Even by the standards of Spanish bullfighting, it seems particularly cruel.
The tradition of 'El Toro Embolado', or 'the bull with balls' still thrives in the region of Valencia, specifically the province of Castellon, and to a lesser extent in Zaragoza and the Catalan province of Tarragona. Simply put, it involves organisers setting fire to a bull's horns and then unleashing the terrified animal to run wild.
The roots of the tradition, which is also known as 'Bou Embolat' in the Valencian dialect, are unknown, although it is thought to date back as far as the pre-Roman period. The routine has evolved little over the centuries; the bull is tied to a post, and the festival organisers attach to its horns an iron contraption holding a pair of flammable balls.
The balls are then set on fire, in the hope that the animal, once unleashed, thrashes around wildly to put out the fire, like a bucking bronco on speed.
Although devotees claim the bulls aren't actually harmed during El Toro Embolado, Spanish animal rights activists strongly disagree. They have complained bitterly about the tradition, claiming bulls regularly die during the event and can also be blinded, causing them to crash into people or objects.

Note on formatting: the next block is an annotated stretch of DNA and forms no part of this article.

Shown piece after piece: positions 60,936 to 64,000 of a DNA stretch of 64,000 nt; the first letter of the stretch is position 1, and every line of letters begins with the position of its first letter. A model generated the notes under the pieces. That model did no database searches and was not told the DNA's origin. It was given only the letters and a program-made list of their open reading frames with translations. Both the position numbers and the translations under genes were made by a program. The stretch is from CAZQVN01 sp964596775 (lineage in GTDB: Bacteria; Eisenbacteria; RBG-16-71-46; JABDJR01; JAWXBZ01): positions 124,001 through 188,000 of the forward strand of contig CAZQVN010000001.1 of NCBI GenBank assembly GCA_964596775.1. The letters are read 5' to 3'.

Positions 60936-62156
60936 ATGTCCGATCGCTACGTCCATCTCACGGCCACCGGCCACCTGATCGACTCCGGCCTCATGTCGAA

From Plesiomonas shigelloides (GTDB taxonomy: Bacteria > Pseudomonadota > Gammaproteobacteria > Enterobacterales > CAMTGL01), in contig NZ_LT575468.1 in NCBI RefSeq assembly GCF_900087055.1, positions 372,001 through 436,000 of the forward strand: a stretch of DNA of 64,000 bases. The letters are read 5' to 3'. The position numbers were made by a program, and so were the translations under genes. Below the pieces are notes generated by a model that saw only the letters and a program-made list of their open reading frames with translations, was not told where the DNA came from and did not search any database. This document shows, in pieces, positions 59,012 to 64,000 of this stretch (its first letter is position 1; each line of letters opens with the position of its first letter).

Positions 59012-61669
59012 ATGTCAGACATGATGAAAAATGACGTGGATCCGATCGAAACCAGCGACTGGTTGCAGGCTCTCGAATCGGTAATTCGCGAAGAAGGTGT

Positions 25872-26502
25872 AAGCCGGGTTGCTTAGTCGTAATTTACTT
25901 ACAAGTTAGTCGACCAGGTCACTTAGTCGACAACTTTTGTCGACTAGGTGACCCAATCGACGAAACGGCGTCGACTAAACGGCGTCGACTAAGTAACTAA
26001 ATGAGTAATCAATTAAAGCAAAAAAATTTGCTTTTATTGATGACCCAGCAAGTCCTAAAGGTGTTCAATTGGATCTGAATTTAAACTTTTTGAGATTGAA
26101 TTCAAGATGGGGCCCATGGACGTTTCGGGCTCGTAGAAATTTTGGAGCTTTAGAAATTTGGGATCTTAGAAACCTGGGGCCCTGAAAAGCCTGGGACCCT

In the video below, filmed in 2012, a bull is seen lying dead after crashing in panic with its horns on fire (warning: this footage may be distressing).
To make life even harder for the bull, some variants of El Toro Embolado also involve a matador, who taunts the dazed animal as it runs around in flames. This can be hugely dangerous for both bull and matador, as shown below.
Those campaigning for an end to this brutal festival received some welcome news earlier this year, when all such events were banned by Valencia's regional government.
However the ban is clearly taking time to come into force. Just a couple of weeks ago, a 15-year-old boy in Villareal was killed by a bull as it tried to extinguish its flaming horns.
Another interesting approach has been trialled by the town of Los Fayos in Zaragoza, which this year replaced the burning balls on the bull's horns with LED lights. However this only succeeded in angering both sides; the traditionalists thought a sacred custom was being violated, while the animal rights activists thought the attempt at moderation didn't go far enough.
With activists still protesting and traditionalists staunchly clinging to one of the most distinctive cultural tropes of north-east Spain, it may take years to extinguish the fires for good.